Orange Shirt Day inspires students through Native American connections

The Native Resource Center expands the Native American experience by bringing creativity to the forefront


Samantha Festin

Native Resource Center Assistant Coordinator Mateo Gin Tarango talks about the value of educating students through cultural and creative artworks at Hepner Hall.

by Samantha Festin, Staff Writer

On Sept. 30, the Native Resource Center (NRC) hosted Orange Shirt Day.

A survivor of the residential boarding schools, Phyllis Jack Webstad, created Orange Shirt Day in Canada to honor the Indigenous children who died when attending these Indian boarding schools. 

According to the University of British Columbia, the orange shirt symbolizes a shirt that  Webstad’s grandmother gave to her when she was six years old.

This event brought students together to gain new experiences through artistry and inspirational designs that  made students who participated feel happy and enlightened.

The NRC installation of this event commemorated 60,000 children with a banner that had 4,000 stamps to resemble the students at the boarding schools and subsequent generations. The names on the banner led a visible trail from Hepner Hall to Aztec Walk.

Indigenous students experienced malnourishment and neglect while attending the boarding schools colonized and run by Canadians from the 1880s to the 1900s. The schoolchildren were separated from their families and forced to hide their cultural heritage and backgrounds.

Assistant Director of the NRC Jen Clay had an idea to create footprint stamps to honor the children who experienced harsh acts and events such as fires, drowning, suicidal attempts, diseases, and dangerous accidents.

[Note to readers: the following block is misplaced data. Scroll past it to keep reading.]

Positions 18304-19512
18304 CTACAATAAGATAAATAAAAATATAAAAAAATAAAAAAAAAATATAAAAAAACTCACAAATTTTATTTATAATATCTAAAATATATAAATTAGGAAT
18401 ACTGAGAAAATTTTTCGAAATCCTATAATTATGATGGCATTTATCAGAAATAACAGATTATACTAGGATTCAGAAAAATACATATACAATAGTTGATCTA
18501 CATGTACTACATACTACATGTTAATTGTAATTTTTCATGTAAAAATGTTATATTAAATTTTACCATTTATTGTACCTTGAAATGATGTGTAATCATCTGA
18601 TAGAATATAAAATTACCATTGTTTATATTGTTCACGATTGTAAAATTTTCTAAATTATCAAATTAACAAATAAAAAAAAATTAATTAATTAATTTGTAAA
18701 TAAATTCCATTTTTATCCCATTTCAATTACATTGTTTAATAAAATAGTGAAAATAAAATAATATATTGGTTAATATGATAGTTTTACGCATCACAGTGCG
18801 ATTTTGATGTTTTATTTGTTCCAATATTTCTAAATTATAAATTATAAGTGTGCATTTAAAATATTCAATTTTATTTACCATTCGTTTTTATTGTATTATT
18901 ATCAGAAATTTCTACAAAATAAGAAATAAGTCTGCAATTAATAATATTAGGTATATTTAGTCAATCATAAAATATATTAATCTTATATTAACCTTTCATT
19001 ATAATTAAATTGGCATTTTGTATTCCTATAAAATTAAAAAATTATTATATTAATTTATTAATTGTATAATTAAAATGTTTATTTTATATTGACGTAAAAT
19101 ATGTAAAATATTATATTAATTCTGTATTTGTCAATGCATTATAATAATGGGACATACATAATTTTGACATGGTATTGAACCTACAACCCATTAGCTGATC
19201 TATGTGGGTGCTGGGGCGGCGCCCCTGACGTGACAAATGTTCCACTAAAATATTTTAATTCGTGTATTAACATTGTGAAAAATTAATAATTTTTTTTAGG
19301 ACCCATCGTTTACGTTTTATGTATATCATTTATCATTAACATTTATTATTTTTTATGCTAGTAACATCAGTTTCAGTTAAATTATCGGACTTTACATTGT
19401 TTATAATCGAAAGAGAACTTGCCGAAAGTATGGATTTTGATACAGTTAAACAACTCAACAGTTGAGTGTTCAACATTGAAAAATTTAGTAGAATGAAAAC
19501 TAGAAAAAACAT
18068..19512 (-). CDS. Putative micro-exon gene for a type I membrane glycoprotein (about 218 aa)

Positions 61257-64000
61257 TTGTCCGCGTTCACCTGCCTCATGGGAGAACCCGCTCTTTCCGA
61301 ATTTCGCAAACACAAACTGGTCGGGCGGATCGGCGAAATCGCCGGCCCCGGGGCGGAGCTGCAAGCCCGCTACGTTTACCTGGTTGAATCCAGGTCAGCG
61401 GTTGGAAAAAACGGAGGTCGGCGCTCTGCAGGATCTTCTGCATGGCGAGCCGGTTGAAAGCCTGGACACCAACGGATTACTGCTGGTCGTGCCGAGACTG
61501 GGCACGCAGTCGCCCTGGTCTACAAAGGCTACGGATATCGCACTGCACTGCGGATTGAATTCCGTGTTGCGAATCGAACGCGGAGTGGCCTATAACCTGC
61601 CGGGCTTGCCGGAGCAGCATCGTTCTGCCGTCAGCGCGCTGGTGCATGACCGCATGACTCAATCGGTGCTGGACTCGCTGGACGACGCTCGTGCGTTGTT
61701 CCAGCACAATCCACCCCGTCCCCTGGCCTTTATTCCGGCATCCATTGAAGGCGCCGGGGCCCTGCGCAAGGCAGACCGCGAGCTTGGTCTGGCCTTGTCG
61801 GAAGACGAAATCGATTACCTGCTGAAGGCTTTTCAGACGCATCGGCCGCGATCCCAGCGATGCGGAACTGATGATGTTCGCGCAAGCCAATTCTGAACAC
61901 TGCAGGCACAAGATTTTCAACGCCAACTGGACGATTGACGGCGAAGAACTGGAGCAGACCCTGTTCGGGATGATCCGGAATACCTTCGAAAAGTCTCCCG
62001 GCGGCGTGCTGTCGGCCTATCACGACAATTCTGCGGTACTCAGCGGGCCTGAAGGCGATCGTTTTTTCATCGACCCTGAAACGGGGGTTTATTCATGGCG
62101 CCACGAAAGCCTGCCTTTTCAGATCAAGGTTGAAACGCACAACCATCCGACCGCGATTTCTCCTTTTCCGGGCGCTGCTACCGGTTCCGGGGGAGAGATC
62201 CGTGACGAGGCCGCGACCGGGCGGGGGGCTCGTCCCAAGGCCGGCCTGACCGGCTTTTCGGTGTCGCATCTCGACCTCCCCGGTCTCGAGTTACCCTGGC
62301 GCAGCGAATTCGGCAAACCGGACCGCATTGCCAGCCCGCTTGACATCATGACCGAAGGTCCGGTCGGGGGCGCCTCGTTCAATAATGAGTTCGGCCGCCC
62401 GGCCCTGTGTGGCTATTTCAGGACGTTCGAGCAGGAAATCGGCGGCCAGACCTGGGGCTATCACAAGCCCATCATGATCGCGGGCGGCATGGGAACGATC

Gabriela Kovats Sánchez, a faculty scholar, spoke about their objective of bringing attention to the amount of children impacted by the damaging history. 

“The idea was to represent the number of students that were impacted by the boarding schools,” Sánchez said. “Our goal is to help people visualize the amount of children that have been impacted by the harmful and violent history.”

The NRC also provided flyers and paper flowers to show condolences for the children.

Assistant Coordinator of the NRC, Mateo Gin Tarango, expressed the importance of hosting Orange Shirt Day. 

“Events like this are impactful for students because the education system in the United States (and other colonial countries) fail to acknowledge and teach us about the realities this country was built on,” Tarango said. “Having an art piece that honors that truth, even though it’s a really hard and traumatic truth, is impactful because it holds a space (for people) to acknowledge that it happened.”

Learn more about the Native Resource Center and its events on Instagram @sdsunrc and its Indigenous Scholars & Leaders program @elymashyyuuchaap.